12/03/12 05:45:59PM
110 posts

Does anyone use Blommer's chocolates?

We have used it for family tradition and still like the creaminess of their lexington chocolate.

Direct from Blommer (2000 lb order) I was quoted $1.90/lb- you could tack ona quarter/lb for shipping.

Until we can get to that point, we get it through a local store and have worked out a price of approximately $2.90/lb.

I haven't seen anyone's comments on Blommer and would be interested in your thoughts.

Thomas Forbes
12/03/12 06:08:05PM
102 posts

I have never heard of them but they look to be a large company. After looking at their site, their product list only dark chocolate on some of their products without giving the percentage of cacao solids. These prices indicate they are purchasing bulk cacao. When cacao is fine flavored, the farmer and cooperative/exporter should be getting close to $1.50 to 1.75 a pound for export purposes and sometimes, a little higher.

12/04/12 05:08:13AM
754 posts

Blommer's the largest US grinder of cocoa. They are a bulk industrial producer of chocolate, and they do as well as any of the other bulk chocolate producers. They'll have a range of stock products to select from.

F Schenstead
12/04/12 05:37:59PM
3 posts
I purchase several thousand pounds of chocolate a year, located in central Canada, we find that our premium bar selection has increased sales over the past several years. People seem to be willing to pay more for a premium bar. Our minimum purchase of chocolate for production is a 100 kg. of a type. Lowest price 6.00 per pound shipping in and highest price 11.00 per pound shipping in. Mostly felchlin product. We are also considering qzina product high end at 26.00 bucks a kg.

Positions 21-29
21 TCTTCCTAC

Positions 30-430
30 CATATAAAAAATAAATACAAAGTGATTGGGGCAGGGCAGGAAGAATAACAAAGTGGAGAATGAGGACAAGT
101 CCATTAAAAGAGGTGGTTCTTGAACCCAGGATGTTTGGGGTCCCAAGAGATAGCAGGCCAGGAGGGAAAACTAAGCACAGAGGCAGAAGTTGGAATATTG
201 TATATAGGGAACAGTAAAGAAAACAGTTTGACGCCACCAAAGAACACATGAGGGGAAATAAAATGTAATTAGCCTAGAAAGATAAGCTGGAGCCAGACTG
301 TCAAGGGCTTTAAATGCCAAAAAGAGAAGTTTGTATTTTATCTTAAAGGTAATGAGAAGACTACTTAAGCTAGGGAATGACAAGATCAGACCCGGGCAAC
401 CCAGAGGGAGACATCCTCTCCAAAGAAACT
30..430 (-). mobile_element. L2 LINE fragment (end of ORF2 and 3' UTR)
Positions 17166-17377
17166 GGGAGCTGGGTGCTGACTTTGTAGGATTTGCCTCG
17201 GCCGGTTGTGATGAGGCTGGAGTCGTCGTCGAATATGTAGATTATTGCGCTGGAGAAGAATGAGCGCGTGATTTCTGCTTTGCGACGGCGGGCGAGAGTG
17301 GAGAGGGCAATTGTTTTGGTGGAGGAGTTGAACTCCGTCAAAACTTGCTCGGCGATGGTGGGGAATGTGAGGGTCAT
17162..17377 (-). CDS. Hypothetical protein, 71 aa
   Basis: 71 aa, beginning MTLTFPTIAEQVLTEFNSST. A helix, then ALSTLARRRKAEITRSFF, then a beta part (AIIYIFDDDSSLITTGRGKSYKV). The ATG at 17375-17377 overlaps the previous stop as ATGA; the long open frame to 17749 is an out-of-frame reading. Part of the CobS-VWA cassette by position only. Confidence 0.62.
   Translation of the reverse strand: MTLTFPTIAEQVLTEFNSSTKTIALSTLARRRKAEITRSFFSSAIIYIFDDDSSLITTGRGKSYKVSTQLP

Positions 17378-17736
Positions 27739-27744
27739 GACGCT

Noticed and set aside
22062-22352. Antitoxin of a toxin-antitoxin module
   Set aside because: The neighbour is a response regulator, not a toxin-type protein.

Greg Gould
12/04/12 06:08:10PM
68 posts

I pay $85 for a 22lb ofcallebaut 811 callets.

Edward J
12/04/12 08:48:30PM
51 posts

Max Felchlin sells in pounds????????????

I'd love to get his stuff in, here in Vancouver, but no one wants to bring it in, and I can't find the head office to ask what minimum quantities they want for Vancouver.

Before you consider Qzina, consider Lindt. They have an office in Toronto and will ship in quantities of 100 kgs.

Jenny Bunker
12/10/12 06:54:28PM
10 posts

I get Callebaut for $3.79/lb here in Alaska from a local wholesaler. I was quoted $12/lb for Vahlrona before shipping, which cost more than the product to Alaska so I stopped there.

updated by @jenny-bunker: 09/09/15 01:48:46PM
Mark J Sciscenti
01/01/13 10:30:09PM
33 posts

Hi Brad,

For premium chocolate I've paid from US $7 to $14 per Lb, wholesale. I have bought from the chocolate makers direct and from distributers. The average has been around $8/$11 but for 100% I've paid up to $14. The prices have gone down somewhat but not much. I buy Felchlin, Grenada, Valrhona, El-Rey, Askinosie, Amano and Waialua Estates. Hope this helps. -Mark

Mark J Sciscenti
01/01/13 10:31:01PM
33 posts

Swiss Chalet here in the US sells Felchlin wholesale.

Jo-Ellen Fairbanks
01/15/13 07:17:59AM
9 posts
Jeffrey -Would you mind posting the name of your distributor? I just paid $6.00/lb for the same product.